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question about disabilities


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#11
ashleigh

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on the humorous almost self depricating side, i do have the psycho lesbian with cat bit covered. but seriously, being as self conscious as i am most of the time or maybe it is just paranoia, not quite sure yet, i keep feeling that once the in depth conversations begin, i grow three heads, snarling with fangs whilst dripping acid, therefore causing the person to run away for dear life in fear of being devoured. our armor that we put on to protect us from the daily barbs and thorns soon becomes an almost permanent part of ourselves because we wear it so often and for so long. holly hobby crossed with a rotweiler might sound cute, but living such a life can take quite a toll on one's self. relaxation used to be a very rare thing for me. it had to be in a certain place in the presence of certain people, otherwise it would never happen. that is not a healthy state of mind to be in for extended periods of time. one thing that i have noticed, is that once a person has reached crisis point requiring intervention, self confidence seems to fly right out the window, no matter how strong and/or capable they are. and it is quite the bitch regaining it.

#12
ashleigh

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someone explained it to me in terms of having spoons. each day you start with a certain number of spoons, not always the same number, too. each activity you undertake requires a spoon. this would include getting out of bed, taking a shower, fixing a meal, etc. so each day requires seeing how many spoons you start with and then plan your day accordingly. the other tidbit was to always keep at least one or two spoons in reserve for emergencies. there are times that even dealing with people takes away a spoon or three. at some point on this forum, i believe i have mentioned having duck tape days. going to wallyworld when there is a large crowd takes away several spoons all at once and the duck tape is so that if i start to seriously wig out before exiting, my companion can restrain me before something bad happens. the main problem with crowds i have is that they make my internal radar ping off the wall like no tomorrow. it is worse than having flashbacks, because at least the flashbacks normally happen when i am alone. this way at least limits the potential trouble that can happen. i hope this makes some kind of sense.

#13
ashleigh

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trying to begin a relationship absolutely scares the piss out of me. if everything was able to be conducted during daylight hours, no prob, but the prospect of anything going on into the evening or even the morning bothers me. during those times, i feel like i am carrying around a portable pharmacy and i really don't relish the idea of trying to explain the meds, much less the conditions. sometimes i think it is easier to stay within the walls than being out in the world. very limited freedom, but acceptance is damn near guaranteed versus freedom and complete uncertainty, misconceptions and just plain ignorance.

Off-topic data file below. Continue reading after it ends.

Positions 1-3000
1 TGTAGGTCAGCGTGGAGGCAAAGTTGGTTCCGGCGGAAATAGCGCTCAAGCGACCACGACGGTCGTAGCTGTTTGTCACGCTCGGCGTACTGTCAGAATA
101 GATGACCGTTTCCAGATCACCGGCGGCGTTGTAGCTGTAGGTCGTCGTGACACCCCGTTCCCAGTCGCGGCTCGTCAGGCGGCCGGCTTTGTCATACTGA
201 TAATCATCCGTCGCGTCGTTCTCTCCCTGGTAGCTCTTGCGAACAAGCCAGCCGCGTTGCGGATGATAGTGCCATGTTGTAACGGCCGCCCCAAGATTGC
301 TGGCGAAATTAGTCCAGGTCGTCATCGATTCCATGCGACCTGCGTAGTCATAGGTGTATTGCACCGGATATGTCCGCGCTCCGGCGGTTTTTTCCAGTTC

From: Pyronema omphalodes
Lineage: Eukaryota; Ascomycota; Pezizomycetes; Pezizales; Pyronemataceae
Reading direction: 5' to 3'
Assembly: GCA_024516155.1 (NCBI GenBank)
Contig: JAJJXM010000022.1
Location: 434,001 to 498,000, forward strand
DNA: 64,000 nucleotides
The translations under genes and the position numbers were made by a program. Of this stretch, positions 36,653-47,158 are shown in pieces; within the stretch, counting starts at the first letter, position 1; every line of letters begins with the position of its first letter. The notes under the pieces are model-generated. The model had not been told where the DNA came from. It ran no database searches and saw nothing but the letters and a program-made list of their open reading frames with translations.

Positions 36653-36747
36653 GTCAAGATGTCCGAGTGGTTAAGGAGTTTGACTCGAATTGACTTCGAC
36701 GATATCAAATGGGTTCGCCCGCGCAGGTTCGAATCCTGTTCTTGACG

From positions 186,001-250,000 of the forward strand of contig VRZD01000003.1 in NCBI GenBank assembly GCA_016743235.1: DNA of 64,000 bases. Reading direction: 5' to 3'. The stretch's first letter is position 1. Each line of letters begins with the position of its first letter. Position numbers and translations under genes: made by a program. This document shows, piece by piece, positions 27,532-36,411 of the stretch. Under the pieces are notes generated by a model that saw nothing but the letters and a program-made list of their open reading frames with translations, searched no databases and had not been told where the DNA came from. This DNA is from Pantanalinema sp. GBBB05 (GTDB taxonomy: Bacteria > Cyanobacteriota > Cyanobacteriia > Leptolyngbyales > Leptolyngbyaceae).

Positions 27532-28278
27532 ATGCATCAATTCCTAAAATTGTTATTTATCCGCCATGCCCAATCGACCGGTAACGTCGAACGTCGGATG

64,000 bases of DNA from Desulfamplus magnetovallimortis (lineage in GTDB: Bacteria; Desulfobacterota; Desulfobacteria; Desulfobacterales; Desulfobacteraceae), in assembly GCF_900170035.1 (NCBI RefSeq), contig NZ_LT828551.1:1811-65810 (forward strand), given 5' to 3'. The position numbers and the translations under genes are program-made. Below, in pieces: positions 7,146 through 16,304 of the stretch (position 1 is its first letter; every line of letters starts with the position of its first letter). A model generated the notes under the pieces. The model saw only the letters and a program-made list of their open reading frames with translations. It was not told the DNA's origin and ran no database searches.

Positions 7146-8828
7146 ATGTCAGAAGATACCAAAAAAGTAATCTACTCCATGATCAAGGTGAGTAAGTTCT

#14
AmiDenise

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i, myself, have a veritable pharmacy in my bathroom, with meds that i take in the morning and at night.

here's what i've learned:

when you find the one that is really relationship material, she won't give a rat's a** how many med's you're on or what they're for. she'll just know that they're part of what's helping you to be the best you that you can be, and that will be all that matters.
One should no more deplore homosexuality than left-handedness. ~Towards a Quaker View of Sex, 1964

(As a left-handed lesbian, I'm particularly fond of this quote.)

#15
ashleigh

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someone once told me that add folk always tend to gather around/with other add folk, and from personal experience, i have found this to be very often true. i wonder if the same socializing patterns exist with other diagnoses?

#16
ashleigh

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Since my last comment on this, I have noticed that those of us that are touched with the divine madness do tend to gravitate towards each other regardless of diagnosis. The common bond is that we DO have a diagnosis and at some point in our illness, we gave recovery a chance. Recovery begins when we start to see and have hope. The reasons we seek each other out is are because we all have been through the hell of the onset of the illness and the crawl towards something of having a meaningful life. We listen, we share, we support one another and give encouragement and most important of all, we are living, breathing examples that recovery is possible. Does recovery mean that we go back to the way life was before the onset of illness? Nope. It does mean, however, that there is more to life than just waking up, taking meds and just trying to make it to the end of the day. It means that we can begin to live fulfilling lives and be a whole person who happens to have an illness instead of being seen as just our illness itself.